Parashat Yitro: Miracles, Big and Small

Our parasha opens as follows:
Now Yitro, the priest of Midian, Moses' father-in-law, heard of all that God had done for Moses, and for Israel His people, how the Lrd had brought Israel out of Egypt. (Shemot 18:1)
Rashi comments on this verse:
Now…Yitro…heard: What news did he hear that [made such an impression that] he came? The splitting of the Red Sea and the war with Amalek. — [from Zev. 116a, and Mechilta, combining the views of Rabbi Joshua and Rabbi Eliezer] 
Some of you who know me or have been following the blog may know that I have been listening to "The Shmuz" with Rabbi Ben Tzion Shafier while I drive via podcast.  This week, Rabbi Shafier points out that this is a very difficult Rashi to understand.  While it makes sense that kriyat yam suf  (the splitting of the sea) was the biggest miracle that Hashem ever revealed to the entire world at the time, why did the war with Amalek make such an impression on Yitro?  After all, there were 10 other makot (plagues) that were so supernatural, that the war with Amalek pales in comparison in terms of its "unusual" nature.  While Moshe did need to hold his hands up to the sky to help b'nai yisrael win the war, showing divine intervention, this doesn't compare to Gd turning blood to water, or filling Egypt with frogs, for example.

Rabbi Shafier suggests that the reason Yitro was so impressed by the victory against Amalek has to do with human nature.  We are normally unable to comprehend and hold extremely large concepts in our minds in comparison to smaller ones.  He gives the example of it being easier to relate to the horrors of the Shoah through reading one personal account than trying to relate to the concept of 6 million Jews perishing.  He gives a second example of the slichot liturgy, which compares Hashem to a King who is more powerful than all kings. While this is an understatement (i.e. Gd's power is so great that it can't really be compared to a human king's) it is easier for us to understand Hashem's grandiosity by comparing Him to something we can relate to, rather than, for example, recalling that Hashem created billions of galaxies and rules over them all.  In this way, perhaps, Yitro was able to relate to the nes (miracle) of Amalek, and be overwhelmed by it, because he could comprehend it, making it more emotionally and intellectually resonant than some of the other miracles that were even greater.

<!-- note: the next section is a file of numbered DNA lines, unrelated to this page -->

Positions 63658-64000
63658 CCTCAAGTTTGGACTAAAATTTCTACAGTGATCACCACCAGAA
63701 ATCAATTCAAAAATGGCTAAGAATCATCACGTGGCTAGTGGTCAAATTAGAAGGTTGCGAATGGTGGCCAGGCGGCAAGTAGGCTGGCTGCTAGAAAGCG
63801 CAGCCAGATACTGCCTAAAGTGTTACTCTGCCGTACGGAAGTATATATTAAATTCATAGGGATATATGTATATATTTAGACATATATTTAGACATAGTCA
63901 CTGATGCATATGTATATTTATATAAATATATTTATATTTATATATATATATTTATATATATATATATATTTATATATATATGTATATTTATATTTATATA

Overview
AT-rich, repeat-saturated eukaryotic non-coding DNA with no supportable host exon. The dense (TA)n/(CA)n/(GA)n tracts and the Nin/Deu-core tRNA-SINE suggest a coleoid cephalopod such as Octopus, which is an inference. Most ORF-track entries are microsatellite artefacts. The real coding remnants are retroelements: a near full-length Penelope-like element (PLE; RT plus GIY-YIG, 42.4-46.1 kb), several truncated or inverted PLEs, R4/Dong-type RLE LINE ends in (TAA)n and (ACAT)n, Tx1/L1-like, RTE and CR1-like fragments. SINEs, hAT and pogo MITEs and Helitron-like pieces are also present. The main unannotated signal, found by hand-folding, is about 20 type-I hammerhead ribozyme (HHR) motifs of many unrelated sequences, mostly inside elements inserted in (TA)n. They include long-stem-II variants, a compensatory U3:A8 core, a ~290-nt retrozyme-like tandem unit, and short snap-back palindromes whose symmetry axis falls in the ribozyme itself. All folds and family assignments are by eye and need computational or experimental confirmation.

I agree with Rabbi Shafier's observations on human nature.  It is, indeed, easier to understand, relate to, and appreciate, the suffering of an individual as opposed to a group, or the creation of one world, as opposed to galaxies.  My only trouble with this interpretation is that Yitro's human experience was not like our human experience. He lived through the greatest miracle Hashem ever revealed to the world, along with witnessing many other miracles.  While most people chose not to "see" them, he did see them.  I think that the argument about being able to better appreciate the micro rather than the macro only works if we haven't ever experienced the macro.  We have never lived at the time of the creation of galaxies, so we cannot easily comprehend them.  We have never heard first hand about  the plagues, so we also cannot easily comprehend them.  Yitro, on the other hand, did live at the time of the plagues.  His human condition and human experience would have made him receptive to larger miracles than we are today, leaving me with the same difficulty with the Rashi as before.

I would like to suggest another interpretation of this difficult Rashi.  Perhaps when Gd placed into Yitro the appreciation of the miracle of the victory over Amalek, Gd was making an example for future generations; making the point that we too, should appreciate the larger miracles with the same level of emotional resonance as the smaller ones.  The smaller miracles-- the ones that don't even seem supernatural or out of the ordinary, are just as important to remember as the big ones.

One of my favorite parts of Rabbi Shafier's lessons are his frequent teachings about the amazing beauty of creation--the fact that if we look at an orange for example, with its tiny little juice packets making up its segments, it is clear that there is a Creator--our world is not an accident of nature.  It is easy for us, however, to forget Gd in the everyday moments of waking, eating, drinking, working, etc.  Most people, when asked to describe the times that they have felt Gd working in their lives, might describe the moment their child was born, or the experience of falling in love with one's bashert, or, the healing of a family member that "beat the odds" that the doctor had given.  These life cycle moments and life milestones, are natural places that we encounter the divine, but in reality, Gd is with us equally at all times, whether we realize it or not.

My sense of this Rashi, is that he is telling us about Yitro's appreciation of Gd working in his world in order to impress upon us the importance of recognizing Gd's work in our own lives, not only in the magical moments, but in the mundane ones as well.